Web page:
S.C. Legal System Stacked Against Laymen
By Paul Gable
There seems to be a de facto informal system within the S. C. legal system whereby officers of the court protect each other regardless of what laws, regulations and the code of conduct require.
Those of you who have served in the military, especially the Army, may be familiar with the term West Point Protection Association.
This was a term derisively used, especially during the Vietnam War, to describe an informal system whereby West Point graduates protected the records of each other regardless of rank or other considerations. One West Pointer protected another regardless of what actually happened in the field.
The same type of protection seems to be going on in S.C. Courts with respect to judges and the attorneys who appear before them.
One example, with respect to moneys paid to attorneys that represented the plaintiffs in the Southern Holdings case, Case No. 02-CV-01859-RBH, is outlined below.
Attorneys John Rakowsky and Adrian Falgione, who represented the plaintiffs in the Southern Holdings case, have been in a four-year fight to not provide the plaintiffs with an accounting of how money provided for litigation of the case was spent.
After the Southern Holdings case was “settled” in court in May 2007, the plaintiffs tried to get a full accounting of the money they had provided to their attorneys Rakowsky and Falgione.
Such a “full accounting” is required under Rule 1.15 of the South Carolina Rules of Professional Conduct. Additionally, the scope of a “full accounting” is defined under Rule 417 of the South Carolina Judicial Department. A full accounting as defined under Rule 417 is exactly what was requested by the Defendants.
The following are extracts of Rule 1.15 and Rule 417
Rule 417 S C Judicial Code
a) receipt and disbursement journals containing a record of deposits to and withdrawals from client trust accounts, specifically identifying the date, source, and description of each item deposited, as well as the date, payee, and purpose of each disbursement
b) ledger records for all client trust accounts showing, for each separate trust client or beneficiary, the source of all funds deposited, the names of all persons for whom the funds are or were held, the amount of such funds, the descriptions and amounts of charges or withdrawals, and the names of all persons or entities to whom such funds were disbursed;
Records required by Rule 1 shall be readily accessible and shall be readily available to be produced upon request of a client or third person who has an interest as provided in Rule 1.15 of the South Carolina Rules of Professional Conduct,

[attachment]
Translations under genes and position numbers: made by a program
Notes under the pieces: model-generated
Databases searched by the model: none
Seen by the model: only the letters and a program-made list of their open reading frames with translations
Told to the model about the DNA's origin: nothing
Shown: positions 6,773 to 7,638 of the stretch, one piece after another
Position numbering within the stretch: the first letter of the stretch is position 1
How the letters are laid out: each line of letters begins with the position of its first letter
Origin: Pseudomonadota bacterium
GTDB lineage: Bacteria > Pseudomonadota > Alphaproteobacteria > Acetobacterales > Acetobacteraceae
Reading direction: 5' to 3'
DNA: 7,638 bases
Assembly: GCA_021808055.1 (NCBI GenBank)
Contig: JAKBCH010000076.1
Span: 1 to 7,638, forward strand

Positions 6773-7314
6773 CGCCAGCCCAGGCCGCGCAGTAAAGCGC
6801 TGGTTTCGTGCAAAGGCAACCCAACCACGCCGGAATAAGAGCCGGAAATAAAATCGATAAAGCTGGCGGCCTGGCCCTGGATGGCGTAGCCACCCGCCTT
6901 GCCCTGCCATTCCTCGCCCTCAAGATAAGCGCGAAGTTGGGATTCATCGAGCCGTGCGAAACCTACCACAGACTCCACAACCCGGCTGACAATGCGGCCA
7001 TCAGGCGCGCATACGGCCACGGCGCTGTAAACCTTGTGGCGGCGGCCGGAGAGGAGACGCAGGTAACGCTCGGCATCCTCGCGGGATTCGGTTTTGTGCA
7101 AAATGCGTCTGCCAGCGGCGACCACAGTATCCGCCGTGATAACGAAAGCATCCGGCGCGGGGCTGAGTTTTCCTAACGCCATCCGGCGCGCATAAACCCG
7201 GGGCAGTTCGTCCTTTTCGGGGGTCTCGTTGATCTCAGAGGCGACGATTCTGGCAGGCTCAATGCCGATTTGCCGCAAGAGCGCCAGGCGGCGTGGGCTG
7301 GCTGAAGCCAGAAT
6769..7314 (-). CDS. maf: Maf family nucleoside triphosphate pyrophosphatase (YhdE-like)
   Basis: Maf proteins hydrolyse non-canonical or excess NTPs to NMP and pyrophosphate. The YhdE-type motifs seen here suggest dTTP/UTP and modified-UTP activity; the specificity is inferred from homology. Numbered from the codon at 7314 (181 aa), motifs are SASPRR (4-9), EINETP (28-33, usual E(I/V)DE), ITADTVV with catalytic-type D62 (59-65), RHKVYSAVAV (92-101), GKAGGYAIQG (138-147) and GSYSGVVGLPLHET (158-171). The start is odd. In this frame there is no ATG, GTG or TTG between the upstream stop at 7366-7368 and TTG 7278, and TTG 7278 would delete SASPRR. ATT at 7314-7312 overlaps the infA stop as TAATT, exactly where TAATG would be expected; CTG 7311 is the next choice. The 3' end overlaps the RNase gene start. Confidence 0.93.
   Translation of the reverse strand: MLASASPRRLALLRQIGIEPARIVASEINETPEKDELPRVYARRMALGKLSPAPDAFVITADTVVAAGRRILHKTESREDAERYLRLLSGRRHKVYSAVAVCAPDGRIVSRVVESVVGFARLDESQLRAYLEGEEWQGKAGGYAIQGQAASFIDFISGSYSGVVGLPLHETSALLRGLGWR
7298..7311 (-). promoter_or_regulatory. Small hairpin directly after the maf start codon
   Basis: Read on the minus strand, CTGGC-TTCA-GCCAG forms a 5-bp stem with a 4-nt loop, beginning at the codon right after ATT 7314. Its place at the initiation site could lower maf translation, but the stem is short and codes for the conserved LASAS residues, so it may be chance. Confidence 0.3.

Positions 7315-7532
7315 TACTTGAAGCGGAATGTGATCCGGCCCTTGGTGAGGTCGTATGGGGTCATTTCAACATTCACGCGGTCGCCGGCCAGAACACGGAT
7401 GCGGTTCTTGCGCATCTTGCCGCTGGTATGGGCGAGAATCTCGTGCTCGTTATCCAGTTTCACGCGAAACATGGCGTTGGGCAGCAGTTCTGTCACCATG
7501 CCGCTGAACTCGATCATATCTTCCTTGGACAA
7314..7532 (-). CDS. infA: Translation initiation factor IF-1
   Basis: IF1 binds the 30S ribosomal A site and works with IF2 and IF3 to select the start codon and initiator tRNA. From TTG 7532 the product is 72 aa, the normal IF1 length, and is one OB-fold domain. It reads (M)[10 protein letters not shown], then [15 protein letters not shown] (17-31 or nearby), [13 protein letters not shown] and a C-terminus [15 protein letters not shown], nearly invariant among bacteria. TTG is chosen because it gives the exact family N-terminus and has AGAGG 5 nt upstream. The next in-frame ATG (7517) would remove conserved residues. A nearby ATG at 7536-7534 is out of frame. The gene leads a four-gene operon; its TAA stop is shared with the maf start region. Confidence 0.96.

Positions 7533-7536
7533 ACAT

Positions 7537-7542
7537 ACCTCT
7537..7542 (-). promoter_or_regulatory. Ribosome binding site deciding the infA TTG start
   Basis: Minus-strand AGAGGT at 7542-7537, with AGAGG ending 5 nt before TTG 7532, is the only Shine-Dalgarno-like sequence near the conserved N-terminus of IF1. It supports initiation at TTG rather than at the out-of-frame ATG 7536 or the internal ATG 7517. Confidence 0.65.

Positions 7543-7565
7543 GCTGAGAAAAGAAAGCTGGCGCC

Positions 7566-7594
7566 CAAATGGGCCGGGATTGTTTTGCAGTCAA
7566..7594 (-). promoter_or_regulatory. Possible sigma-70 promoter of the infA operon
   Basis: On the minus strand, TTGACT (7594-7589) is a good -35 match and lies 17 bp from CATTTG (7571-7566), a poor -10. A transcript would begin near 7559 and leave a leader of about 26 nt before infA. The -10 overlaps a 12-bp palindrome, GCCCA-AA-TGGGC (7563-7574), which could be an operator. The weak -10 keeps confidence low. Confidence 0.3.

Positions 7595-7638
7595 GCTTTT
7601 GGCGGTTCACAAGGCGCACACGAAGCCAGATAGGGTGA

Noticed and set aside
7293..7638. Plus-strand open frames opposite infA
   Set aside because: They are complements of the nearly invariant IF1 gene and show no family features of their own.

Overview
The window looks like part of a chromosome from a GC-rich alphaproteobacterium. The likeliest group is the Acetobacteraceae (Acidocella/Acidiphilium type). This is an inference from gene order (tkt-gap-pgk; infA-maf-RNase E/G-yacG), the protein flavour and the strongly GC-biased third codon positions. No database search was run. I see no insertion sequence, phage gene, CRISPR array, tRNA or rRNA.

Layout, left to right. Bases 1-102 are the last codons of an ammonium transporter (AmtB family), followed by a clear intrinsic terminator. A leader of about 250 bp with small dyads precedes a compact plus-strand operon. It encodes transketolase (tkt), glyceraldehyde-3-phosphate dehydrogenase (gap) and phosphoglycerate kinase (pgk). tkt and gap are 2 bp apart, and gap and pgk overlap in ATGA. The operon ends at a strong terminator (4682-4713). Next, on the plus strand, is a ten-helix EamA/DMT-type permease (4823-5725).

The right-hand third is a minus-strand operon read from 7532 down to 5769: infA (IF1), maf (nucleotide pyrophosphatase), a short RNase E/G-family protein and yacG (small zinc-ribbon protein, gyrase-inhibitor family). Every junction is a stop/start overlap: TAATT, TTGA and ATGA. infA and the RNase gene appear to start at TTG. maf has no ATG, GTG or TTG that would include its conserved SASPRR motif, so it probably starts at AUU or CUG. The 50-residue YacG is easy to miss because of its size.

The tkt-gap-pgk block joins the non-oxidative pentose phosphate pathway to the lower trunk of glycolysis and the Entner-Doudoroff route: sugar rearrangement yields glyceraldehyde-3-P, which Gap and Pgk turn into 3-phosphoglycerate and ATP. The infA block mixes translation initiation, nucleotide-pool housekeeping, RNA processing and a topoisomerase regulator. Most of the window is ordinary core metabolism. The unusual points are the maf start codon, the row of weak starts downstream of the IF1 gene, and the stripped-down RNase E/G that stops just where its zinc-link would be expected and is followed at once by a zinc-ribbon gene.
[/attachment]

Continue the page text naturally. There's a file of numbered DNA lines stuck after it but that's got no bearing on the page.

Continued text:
Personally identifying information in records produced upon request of a client, third person, or disciplinary authority shall remain confidential and shall be disclosed only in a manner to ensure client confidentiality as otherwise required by law or court rule.
Rule 1.15 S C Code of Professional Conduct
(a) A lawyer shall hold property of clients or third persons that is in a lawyer’s possession in connection with a representation separate from the lawyer’s own property
(c) A lawyer shall deposit into a client trust account unearned legal fees and expenses that have been paid in advance, to be withdrawn by the lawyer only as fees are earned or expenses incurred.
(d) Upon receiving funds or other property in which a client or third person has an interest, a lawyer shall promptly notify the client or third person. Except as stated in this rule or otherwise permitted by law or by agreement with the client, a lawyer shall promptly deliver to the client or third person any funds or other property that the client or third person is entitled to receive and, upon request by the client or third person, shall promptly render a full accounting regarding such property.
Through nearly four years of motions and several hearings, no judge, in contradiction to S.C. law, has required Rakowsky and Falgione to provide an accounting of the funds provided to them for litigation of the Southern Holdings case.
One judge has even ruled that the trust account for Southern Holdings is “privileged financial information” of Falgione and Rakowsky. You can see, by the above quoted laws, such a ruling is absolutely ridiculous.
But rulings just as absurd as the one above are made every day in the S.C. Court System. There is no independent oversight to insure professional standards or the rules of criminal or civil procedure are adhered to in court. It is all run more on the system of an old boys club where lawyers and judges decide in the back room what the outcome of a case will be, especially if it involves one of their own.
An interesting article on the selection process for judges appeared recently in “The Nerve”. View it at: